The Trump's administration earlier this month sent federal tactical teams to intervene in Portland after weeks of protests against racism and police brutality saw windows broken and graffiti scrawled on the federal courthouse.
Police in Portland have cleared parks and nearby roads around the city's centre in anticipation of a phased pullout by federal forces who have inflamed anti-racism protests in the city.
The dramatic change in tone outside a federal courthouse that's become ground zero in clashes between demonstrators and federal agents came after the US government began drawing down its forces in the liberal city under a deal between Democratic Governor Kate Brown and the Trump administration.
As agents from US Customs and Border Protection, the US Marshals Service and Immigration and Customs Enforcement pulled back, troopers with the Oregon State Police took over.
There were no visible signs of any law enforcement presence outside the Mark O. Hatfield Federal Courthouse, where a protest lasted into early Friday.
“Last night, the world was watching Portland. Here’s what they saw: Federal troops left downtown. Local officials protected free speech. And Oregonians spoke out for Black Lives Matter, racial justice, and police accountability through peaceful, non-violent protest,” Brown said in a tweet on Friday.
Last night, the world was watching Portland. Here's what they saw: Federal troops left downtown. Local officials protected free speech. And Oregonians spoke out for Black Lives Matter, racial justice, and police accountability through peaceful, non-violent protest. https://t.co/sfDTDeeQAv— Governor Kate Brown (@OregonGovBrown) July 31, 2020
Drastic measures to combat racism
Leaders in Oregon are pushing for a raft of measures that would address systemic racism in everything from policing to housing. Those proposals could be fast-tracked for consideration in a special legislative session later this summer.
The governor also announced the creation of a Racial Justice Council to advise her on criminal justice reform and police accountability, health equity, economic opportunity, housing and homelessness, and environmental justice.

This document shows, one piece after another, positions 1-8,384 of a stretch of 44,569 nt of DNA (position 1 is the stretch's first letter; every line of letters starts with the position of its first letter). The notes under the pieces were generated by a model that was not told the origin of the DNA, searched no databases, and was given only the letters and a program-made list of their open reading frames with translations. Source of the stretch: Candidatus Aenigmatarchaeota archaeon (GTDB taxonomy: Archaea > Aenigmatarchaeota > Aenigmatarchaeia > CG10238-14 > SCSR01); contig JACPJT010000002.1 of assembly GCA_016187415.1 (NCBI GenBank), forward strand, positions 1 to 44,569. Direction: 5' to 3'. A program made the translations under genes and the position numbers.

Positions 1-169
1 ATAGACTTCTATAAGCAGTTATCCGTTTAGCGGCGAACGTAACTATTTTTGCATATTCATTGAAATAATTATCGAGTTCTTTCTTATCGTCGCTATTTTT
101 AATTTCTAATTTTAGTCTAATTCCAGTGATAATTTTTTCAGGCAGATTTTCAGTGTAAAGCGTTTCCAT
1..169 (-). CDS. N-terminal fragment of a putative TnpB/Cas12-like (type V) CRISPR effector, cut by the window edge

Fed agents to stay until police 'cleanup'
US federal officers will stay in Portland until local law enforcement officials finish a "cleanup of anarchists and agitators," President Donald Trump said.
The president tweeted late on Friday: "Homeland Security is not leaving Portland until local police complete cleanup of Anarchists and Agitators!"
Homeland Security is not leaving Portland until local police complete cleanup of Anarchists and Agitators!— Donald J. Trump (@realDonaldTrump) August 1, 2020
City mayor Ted Wheeler said the deployment was part of the agreement for federal officers to leave.
But the timing was also questioned this week by acting Homeland Security Secretary Chad Wolf, who warned a full pull-out depended on the security situation "significantly" improving.
Hundreds were still on the streets of downtown Portland on Sunday morning, without any federal law enforcement in sight.
Trump's administration earlier this month sent federal tactical teams, many wearing combat-like gear, to intervene in the city after weeks of protests against racism and police brutality saw windows broken and graffiti scrawled on the federal courthouse and other buildings.
Protests have roiled Portland for more than two months following the police killing of George Floyd in Minneapolis.
And while thousands have marched and rallied peacefully, Portland's federal courthouse became a target for some protesters. Smaller numbers of demonstrators tried to tear down a fence erected to protect it, lit fires at the courthouse entryway and hurled fireworks, flares and bricks at the agents holed up inside. Most nights, the agents responded by firing tear gas.
But their deployment inflamed the situation, especially following footage of protesters being snatched off the street by federal agents and put into unmarked cars.
As of Wednesday, the government had arrested 94 people and since the protests began, more than 400 arrests have been made by local police.